I was out of the office last week when the Heartbleed bug burst into the news so, while I’m a little slow getting information posted about it, things seemed to have resolved themselves and I now feel comfortable providing our members with some information and recommendations about how to deal with it.

What is Heartbleed?

Many websites allow users to log in to complete tasks such as viewing and sending web based email, purchasing goods, viewing bank balances, transferring funds, paying bills, or doing legal research or interacting with client information such as calendar items, to-dos or client documents stored in the cloud. In order to keep your information confidential, the websites encrypt it before it’s transferred over the internet, using what’s called a private key. Many of these interactive websites use an open source program called OpenSSL to handle the encryption, and Heartbleed is a flaw in the program that allows an intruder to find the private key and use it to unencrypt the data being transmitted and read it, including usernames, passwords, the contents of email and financial data.

A real world analogy would be that you hid a key to your house in the potted plant next to the front door, but you left it so exposed that anyone coming up on the porch and looking into the plant could see it, take it, and gain access to your house if they wanted to. And like in this real world example, you’d never know that someone had used the key to come into your house unless you caught them inside.

There is no way to be sure at this point whether someone has or has not intercepted your data transmissions while you interacted with a site that uses the software with the flaw.

Does Heartbleed affect me?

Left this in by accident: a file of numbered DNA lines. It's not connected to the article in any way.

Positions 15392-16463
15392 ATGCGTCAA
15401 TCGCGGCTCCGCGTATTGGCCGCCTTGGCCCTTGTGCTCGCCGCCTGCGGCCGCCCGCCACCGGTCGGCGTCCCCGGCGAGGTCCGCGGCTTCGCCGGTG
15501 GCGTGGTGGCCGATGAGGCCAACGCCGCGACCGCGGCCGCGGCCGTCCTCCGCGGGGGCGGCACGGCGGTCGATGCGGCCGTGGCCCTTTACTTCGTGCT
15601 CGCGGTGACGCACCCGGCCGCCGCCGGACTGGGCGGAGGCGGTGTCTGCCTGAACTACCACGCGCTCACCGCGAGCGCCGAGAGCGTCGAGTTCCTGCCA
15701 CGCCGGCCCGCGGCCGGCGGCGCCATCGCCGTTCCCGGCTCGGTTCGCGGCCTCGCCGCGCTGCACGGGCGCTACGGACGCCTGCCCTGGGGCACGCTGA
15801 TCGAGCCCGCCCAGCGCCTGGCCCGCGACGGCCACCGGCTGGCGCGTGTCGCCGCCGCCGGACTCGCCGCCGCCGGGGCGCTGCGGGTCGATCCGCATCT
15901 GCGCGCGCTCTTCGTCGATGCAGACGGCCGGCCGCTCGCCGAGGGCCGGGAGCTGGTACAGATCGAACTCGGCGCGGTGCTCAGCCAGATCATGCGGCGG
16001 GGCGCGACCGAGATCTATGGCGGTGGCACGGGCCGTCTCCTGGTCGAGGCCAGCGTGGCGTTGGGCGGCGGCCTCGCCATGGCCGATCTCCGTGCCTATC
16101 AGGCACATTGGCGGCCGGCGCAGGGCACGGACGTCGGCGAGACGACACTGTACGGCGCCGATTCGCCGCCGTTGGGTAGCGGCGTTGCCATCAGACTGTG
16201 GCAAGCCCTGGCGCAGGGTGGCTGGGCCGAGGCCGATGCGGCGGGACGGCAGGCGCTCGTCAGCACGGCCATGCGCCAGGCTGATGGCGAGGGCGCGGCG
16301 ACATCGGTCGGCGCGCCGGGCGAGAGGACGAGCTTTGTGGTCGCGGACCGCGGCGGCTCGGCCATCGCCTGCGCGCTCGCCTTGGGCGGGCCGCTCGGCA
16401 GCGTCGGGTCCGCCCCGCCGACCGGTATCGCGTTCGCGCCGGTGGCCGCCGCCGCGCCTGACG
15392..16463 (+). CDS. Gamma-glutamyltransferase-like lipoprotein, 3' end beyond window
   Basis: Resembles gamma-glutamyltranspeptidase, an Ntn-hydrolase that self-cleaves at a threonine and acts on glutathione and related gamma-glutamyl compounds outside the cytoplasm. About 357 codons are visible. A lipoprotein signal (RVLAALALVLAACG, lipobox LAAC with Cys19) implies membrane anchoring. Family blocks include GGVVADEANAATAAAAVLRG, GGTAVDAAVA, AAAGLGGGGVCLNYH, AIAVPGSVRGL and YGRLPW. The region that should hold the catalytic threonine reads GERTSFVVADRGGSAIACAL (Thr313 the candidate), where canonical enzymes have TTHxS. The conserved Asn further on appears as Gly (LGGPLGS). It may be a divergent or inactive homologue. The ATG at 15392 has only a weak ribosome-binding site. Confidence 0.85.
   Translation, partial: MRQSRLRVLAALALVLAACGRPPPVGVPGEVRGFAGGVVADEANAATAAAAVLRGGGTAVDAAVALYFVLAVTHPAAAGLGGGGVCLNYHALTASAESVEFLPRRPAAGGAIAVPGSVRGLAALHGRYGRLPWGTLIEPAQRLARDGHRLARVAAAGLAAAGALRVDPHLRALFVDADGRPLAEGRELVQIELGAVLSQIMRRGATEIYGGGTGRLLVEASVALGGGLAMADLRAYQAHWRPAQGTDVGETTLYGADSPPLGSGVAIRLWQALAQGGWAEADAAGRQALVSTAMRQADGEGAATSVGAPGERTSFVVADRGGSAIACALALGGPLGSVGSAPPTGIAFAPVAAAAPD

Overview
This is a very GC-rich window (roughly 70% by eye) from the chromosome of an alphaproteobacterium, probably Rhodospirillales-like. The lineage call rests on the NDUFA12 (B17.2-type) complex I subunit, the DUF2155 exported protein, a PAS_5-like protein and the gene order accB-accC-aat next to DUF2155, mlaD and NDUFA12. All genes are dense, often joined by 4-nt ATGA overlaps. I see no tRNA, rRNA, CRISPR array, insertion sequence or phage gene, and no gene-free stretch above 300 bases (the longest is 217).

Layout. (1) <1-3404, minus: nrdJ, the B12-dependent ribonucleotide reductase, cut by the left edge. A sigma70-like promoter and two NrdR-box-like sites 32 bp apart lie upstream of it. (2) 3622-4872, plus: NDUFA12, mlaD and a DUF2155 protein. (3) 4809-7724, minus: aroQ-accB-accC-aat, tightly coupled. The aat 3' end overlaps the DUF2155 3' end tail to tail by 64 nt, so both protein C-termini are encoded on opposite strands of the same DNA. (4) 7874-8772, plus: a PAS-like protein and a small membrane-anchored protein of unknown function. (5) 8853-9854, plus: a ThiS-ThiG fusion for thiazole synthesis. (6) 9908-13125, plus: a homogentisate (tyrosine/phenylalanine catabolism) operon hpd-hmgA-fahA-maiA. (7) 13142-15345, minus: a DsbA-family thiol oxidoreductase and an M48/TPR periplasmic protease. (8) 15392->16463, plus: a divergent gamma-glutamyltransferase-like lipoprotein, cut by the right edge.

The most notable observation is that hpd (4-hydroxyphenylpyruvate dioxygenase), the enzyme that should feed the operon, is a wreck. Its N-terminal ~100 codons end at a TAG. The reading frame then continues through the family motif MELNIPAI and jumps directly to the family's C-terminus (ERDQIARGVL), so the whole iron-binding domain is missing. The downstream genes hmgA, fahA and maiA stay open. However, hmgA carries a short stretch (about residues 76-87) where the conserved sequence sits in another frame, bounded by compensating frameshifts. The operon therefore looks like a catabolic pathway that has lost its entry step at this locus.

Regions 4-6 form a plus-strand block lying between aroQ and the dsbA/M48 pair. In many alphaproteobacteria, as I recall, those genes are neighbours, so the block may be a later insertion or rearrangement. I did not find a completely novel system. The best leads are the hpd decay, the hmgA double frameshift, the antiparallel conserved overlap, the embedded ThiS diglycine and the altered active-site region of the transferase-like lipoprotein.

If you use interactive websites that allow you to log on to engage in secure transactions, it’s likely that at least some of those websites used the software with the flaw. In addition, some other devices such as internet routers and telephones that use VoIP (voice over internet protocol) rather than the phone company’s copper wires, may also be affected.

The Alabama State Bar’s site uses an older version of OpenSSL, which did not contain the flaw.  Thus, none of our users were affected when logging in to our site.

Major sites that were affected include Google and Gmail, Yahoo and Yahoo Mail, Dropbox, Box, Instagram, Pinterest, Tumblr, Etsy, Flickr, Minecraft, Netflix, SoundCloud and YouTube. It appears that Facebook and Pandora may also have been affected. Although Amazon’s sales website was not affected, Amazon Web Services was, meaning that any website operator who uses this hosting service to provide its website has vulnerable users, too. The major banking sites don’t appear to have been affected, but USAA’s site was.  You can find a list of possibly affected sites here. To determine whether other websites that you log into are affected, try the Heartbleed Checker provided by LastPass.

What should I do now to protect myself?

Because Heartbleed is not a virus that infects your computer but a flaw in the software used to operate a website that you can interact with over the internet, you will need to change your password for every affected website, but you should first make sure that the operator of the website has fixed the flaw in their version of OpenSSL and also renewed the security keys and issued a new SSL certificate. As long as the website still relies on an unpatched version of OpenSSL for encryption or hasn’t renewed the security certificate after patching, the data you are transmitting remains vulnerable and changing your password won’t help.  In fact, doing so will expose the current and new password.